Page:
- 25 Jun 18
In a recent interview, American actress Roseanne Barr claims her comments on Twitter were not meant to be racist.
In a teary talk with Rabbi Shmuley, Roseanne Barr claims the intent of her career-crushing tweet was misconstrued by the public and that she ultimately regretted her remarks.
“I terribly regret it, are you kidding?” Barr said. “I’ve lost everything and I regretted it before I lost everything. I’ve made myself a hate magnet!”
Barr insisted that the tweet expressed her displeasure with former Barack Obama aide Valerie Jarrett's views on foreign policy with the Middle-East, not her views on Jarret’s race. After tweeting "muslim brotherhood & planet of the apes had a baby=vj," the comment received stern criticism from a fellow cast member and others on the internet. In response, ABC quickly cancelled the reboot of Barr’s show, Roseanne, despite its rave reviews.
As a proud Jewish woman, Barr felt that Jarrett was trying to undermine her freedom.
“I will never stop defending Israel and the Jewish people and that’s what I thought I was doing,” Barr said. “ Valerie Jarrett, I don’t agree with her politics. And I thought she was white, I did not know she was a black woman.”
“I’m a lot of things, but I’m not stupid for God's sake! I would never call a black person a monkey wittingly.”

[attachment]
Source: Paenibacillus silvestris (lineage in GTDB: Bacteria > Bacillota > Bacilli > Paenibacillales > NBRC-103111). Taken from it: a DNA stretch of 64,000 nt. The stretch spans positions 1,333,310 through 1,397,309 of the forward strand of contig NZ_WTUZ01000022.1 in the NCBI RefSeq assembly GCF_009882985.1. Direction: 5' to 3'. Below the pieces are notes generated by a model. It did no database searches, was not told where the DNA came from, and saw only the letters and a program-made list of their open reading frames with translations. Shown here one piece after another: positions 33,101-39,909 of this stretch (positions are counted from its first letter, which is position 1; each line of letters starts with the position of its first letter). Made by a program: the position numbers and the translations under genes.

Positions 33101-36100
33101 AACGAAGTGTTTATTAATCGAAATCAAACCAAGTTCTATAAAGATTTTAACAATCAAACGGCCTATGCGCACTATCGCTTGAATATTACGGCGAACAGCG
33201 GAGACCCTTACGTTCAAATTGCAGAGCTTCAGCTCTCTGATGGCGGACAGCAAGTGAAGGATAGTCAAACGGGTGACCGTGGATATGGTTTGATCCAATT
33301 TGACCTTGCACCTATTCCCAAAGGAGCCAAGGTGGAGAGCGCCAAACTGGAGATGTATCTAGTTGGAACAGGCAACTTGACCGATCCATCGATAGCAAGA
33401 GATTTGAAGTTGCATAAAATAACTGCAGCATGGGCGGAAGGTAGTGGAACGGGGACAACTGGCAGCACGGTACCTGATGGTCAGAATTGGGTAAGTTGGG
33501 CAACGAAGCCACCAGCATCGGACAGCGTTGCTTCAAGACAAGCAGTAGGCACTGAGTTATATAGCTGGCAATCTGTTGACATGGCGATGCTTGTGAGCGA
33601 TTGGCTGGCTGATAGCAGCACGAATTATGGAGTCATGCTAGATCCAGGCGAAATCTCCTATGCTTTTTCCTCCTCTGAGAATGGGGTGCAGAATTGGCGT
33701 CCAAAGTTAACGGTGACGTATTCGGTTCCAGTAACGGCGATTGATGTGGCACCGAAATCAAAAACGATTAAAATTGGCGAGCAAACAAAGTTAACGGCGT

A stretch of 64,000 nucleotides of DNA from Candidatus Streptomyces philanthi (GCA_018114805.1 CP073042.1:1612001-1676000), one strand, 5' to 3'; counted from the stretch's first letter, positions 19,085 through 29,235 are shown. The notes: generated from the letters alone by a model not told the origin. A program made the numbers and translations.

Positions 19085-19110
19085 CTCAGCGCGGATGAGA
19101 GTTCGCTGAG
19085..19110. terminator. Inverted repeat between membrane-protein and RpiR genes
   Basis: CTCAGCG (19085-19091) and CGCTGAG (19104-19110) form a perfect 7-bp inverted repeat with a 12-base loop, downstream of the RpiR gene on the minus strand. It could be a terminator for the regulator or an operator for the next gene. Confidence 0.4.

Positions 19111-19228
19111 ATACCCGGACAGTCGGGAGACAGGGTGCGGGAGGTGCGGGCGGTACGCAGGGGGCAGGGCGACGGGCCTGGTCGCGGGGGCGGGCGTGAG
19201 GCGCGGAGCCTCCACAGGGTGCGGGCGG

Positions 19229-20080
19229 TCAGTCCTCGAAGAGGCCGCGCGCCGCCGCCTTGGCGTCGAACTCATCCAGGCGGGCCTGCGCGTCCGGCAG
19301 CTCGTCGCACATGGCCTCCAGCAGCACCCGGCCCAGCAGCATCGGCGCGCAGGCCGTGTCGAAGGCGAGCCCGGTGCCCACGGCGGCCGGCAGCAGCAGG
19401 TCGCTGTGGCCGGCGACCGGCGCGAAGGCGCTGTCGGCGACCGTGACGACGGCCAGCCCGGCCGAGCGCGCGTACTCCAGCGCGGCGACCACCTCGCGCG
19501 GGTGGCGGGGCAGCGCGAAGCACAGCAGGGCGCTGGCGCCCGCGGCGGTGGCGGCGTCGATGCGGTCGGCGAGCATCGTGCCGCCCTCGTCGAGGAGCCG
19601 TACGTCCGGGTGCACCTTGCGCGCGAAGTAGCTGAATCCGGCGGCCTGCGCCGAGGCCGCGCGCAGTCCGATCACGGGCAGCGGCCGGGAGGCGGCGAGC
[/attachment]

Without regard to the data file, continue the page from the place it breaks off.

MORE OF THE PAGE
Barr insists that she believes in equality for all people and that Martin Luther King Jr. is her hero. She also noted that she has black children in her family and other African-American loved ones. Additionally the disgraced star mentioned that she was on Ambien at 2 a.m. when she sent the tweet, but takes full responsibility for her actions regardless.
“I didn’t mean what they think I meant, but I have to face that this hurt people and when you hurt people, even unwittingly, there’s no excuse,” Barr said.
She publicly apologized to Jarret, the cast and crew of her show and all those who were hurt by her comments. Barr has since donated to two charities that deal with race issues and expressed her desire to speak with Jarret in person to pass on her sentiments.